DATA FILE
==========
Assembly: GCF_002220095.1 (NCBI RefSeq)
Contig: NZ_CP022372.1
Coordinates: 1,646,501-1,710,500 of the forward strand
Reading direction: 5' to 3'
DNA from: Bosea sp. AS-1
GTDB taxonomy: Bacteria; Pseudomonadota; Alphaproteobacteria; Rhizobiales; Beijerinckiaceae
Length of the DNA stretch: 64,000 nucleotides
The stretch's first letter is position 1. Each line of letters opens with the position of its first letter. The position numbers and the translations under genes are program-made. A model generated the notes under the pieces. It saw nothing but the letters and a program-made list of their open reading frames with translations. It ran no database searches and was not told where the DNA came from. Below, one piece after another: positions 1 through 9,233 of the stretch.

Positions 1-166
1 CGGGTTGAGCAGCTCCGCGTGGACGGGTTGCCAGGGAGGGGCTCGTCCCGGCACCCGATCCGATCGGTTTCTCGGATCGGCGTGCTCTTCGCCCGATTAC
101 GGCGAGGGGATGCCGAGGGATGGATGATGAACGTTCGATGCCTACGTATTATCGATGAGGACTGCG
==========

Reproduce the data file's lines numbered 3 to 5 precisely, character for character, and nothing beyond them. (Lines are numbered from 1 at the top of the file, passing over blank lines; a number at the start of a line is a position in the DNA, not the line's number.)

Coordinates: 1,646,501-1,710,500 of the forward strand
Reading direction: 5' to 3'
DNA from: Bosea sp. AS-1